Rickards: China Using Gold to Offset Inflation

Release Date: 
Friday, May 30, 2014

Gold and Silver Prices

Gold and silver prices moved lower this week on positive U.S. economic data and the recent easing of tensions in Ukraine. “Gold’s recent decline ‘can largely be explained by a reduction in safe-haven demand, as concerns over the wider fallout from the crisis in Ukraine have eased and global equities have rallied,’ wrote Julian Jessop, head of commodities research at Capital Economics. But potential catalysts for renewed gains for gold over the rest of the year include easing of monetary policy in the euro zone and Japan, said Jessop. ‘While the impact on the dollar price of gold of these moves may partly be diluted by renewed weakness in the euro and the yen, further monetary stimulus by two of the world’s major central banks should provide some support.’” (“Gold futures heads for monthly, weekly declines,” MarketWatch, 5/30/14.)

Gold finished the week down $41.60, closing at $1,252.30. Silver prices closed at $18.91, down $0.67.

Rickards: China Using Gold to Offset Inflation

Financial author and portfolio manager Jim Rickards shared his thoughts with CNBC regarding some of the developments at the recent economic forum in Russia.

“If there was one takeaway from Russia's annual economic shindig in St Petersburg last week, it was that the country is continually looking to its neighbor China for trade and investment. While the United States can't claim that it might be losing a friend with Russia's pivot east, it might be a different story for the dollar, with the alliance having the potential to undercut the domination of the U.S. currency.

“‘Taken alone, these actions do not mean the end of the dollar as the leading global reserve currency. But, taken in the context of many other actions around the world including Saudi Arabia's frustration with U.S. foreign policy toward Iran, and China's voracious appetite for gold, these actions are meaningful steps away from the dollar,’ Jim Rickards, portfolio manager at West Shore Group and partner at Tangent Capital Partners, told CNBC via email.”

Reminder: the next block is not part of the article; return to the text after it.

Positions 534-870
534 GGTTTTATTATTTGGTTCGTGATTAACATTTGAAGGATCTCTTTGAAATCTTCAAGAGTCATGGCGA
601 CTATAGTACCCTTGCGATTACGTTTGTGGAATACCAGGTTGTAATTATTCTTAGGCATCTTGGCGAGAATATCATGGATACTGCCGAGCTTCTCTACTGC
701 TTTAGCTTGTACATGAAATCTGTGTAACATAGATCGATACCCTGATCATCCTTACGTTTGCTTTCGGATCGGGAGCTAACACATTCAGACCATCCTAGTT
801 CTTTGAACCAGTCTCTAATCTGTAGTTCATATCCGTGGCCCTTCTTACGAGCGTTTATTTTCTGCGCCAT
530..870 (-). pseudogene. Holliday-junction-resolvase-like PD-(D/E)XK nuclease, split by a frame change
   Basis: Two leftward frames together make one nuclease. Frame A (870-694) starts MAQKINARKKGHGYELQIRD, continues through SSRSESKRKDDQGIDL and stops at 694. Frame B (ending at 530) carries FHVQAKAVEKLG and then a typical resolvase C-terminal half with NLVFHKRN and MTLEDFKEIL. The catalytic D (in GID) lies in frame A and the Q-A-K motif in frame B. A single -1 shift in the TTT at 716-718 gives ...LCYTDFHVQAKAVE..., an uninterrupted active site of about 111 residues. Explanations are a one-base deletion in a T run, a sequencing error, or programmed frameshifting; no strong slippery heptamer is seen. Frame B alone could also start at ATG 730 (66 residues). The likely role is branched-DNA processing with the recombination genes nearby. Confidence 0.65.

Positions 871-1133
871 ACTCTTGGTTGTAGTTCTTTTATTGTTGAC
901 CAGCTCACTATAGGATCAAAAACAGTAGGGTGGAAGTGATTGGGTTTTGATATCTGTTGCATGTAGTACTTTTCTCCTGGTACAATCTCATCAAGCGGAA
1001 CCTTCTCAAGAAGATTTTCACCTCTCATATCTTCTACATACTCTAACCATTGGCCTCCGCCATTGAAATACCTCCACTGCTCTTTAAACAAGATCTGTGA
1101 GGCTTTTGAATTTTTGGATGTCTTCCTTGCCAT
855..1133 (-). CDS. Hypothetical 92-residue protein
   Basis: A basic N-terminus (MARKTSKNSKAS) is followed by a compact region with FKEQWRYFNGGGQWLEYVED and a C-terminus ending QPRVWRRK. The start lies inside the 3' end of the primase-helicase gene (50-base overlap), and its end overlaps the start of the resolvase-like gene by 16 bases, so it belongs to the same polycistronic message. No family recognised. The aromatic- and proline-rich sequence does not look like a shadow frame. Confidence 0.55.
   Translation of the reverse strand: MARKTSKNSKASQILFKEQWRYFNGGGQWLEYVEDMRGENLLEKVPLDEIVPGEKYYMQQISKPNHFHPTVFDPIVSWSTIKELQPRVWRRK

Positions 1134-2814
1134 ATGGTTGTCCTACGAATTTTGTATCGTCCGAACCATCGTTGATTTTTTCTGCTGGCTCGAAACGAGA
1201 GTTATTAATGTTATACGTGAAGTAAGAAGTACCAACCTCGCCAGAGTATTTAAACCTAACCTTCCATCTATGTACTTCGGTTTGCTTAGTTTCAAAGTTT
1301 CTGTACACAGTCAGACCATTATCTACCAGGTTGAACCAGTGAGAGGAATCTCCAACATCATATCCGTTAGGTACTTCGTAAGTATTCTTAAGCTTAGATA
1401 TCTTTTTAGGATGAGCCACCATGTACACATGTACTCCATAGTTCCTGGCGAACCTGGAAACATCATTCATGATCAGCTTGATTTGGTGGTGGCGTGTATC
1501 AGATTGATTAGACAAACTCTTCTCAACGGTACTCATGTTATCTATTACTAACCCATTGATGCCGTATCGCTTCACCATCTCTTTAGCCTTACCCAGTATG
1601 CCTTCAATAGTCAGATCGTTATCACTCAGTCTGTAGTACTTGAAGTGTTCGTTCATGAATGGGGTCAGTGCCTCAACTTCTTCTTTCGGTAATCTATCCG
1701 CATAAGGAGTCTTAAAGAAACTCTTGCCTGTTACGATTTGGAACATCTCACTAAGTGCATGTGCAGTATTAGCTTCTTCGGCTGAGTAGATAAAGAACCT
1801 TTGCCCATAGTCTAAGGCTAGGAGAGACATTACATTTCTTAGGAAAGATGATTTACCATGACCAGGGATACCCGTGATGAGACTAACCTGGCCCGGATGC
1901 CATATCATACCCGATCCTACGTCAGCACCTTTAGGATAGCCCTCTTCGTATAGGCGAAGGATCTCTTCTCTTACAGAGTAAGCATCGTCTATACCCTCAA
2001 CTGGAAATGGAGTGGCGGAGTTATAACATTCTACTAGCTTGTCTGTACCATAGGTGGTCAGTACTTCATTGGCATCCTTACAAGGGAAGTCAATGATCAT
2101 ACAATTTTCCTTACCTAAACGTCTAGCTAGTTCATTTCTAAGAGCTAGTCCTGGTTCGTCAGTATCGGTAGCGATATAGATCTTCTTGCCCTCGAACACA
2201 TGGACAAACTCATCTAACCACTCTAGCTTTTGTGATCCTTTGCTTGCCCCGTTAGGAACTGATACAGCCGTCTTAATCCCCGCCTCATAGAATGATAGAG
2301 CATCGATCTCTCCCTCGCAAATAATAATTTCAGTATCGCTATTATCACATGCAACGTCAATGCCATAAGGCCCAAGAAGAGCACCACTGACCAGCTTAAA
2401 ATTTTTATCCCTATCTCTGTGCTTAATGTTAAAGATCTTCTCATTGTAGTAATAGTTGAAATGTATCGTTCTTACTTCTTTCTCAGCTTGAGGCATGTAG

“According to Rickards, who has written extensively about the subject, the problem is that in complex systems - such as global financial markets - small trends can rapidly develop into catastrophic collapses. ‘The larger problem is that the U.S. is taking the reserve currency role of the dollar for granted and risks jeopardizing confidence in it through (Federal Reserve) monetary policy and the Treasury's cheap dollar policy. Confidence in the dollar can persist for now and then be lost as quickly as happened in the late 1970s.’”

“China has become the largest holder of U.S. debt. Its authorities hold around $3.8 trillion of reserves, the majority of which is denominated in U.S. dollars. However, they have expressed a desire to diversify away from the greenback, and have already pared back their U.S. Treasury holdings. Analysts believe the strength of the euro has been due to China buying the single currency and with the country rivaling India to be the biggest global buyer of gold, it appears this diversification could be well underway. As China can't easily dump its Treasury holdings due to the market panic that it could cause, Rickards believes that it is creating a hedged position to preserve Chinese wealth. ‘As the U.S. devalues the dollar through inflation, China will lose wealth on the dollar position but will profit on the euros and gold and those profits will offset the losses. So, basically, China is constructing a massive hedge using gold,’ he said. If the dollar's role as the leading reserve currency is lost, he believes the replacement would come from among euros, gold or special drawing rights (SDRs) - a supplementary asset maintained by the International Monetary Fund.” (“What Russia-China relations mean for the dollar,” CNBC, 527/14.)

China Looks for More Influence in Gold Fixing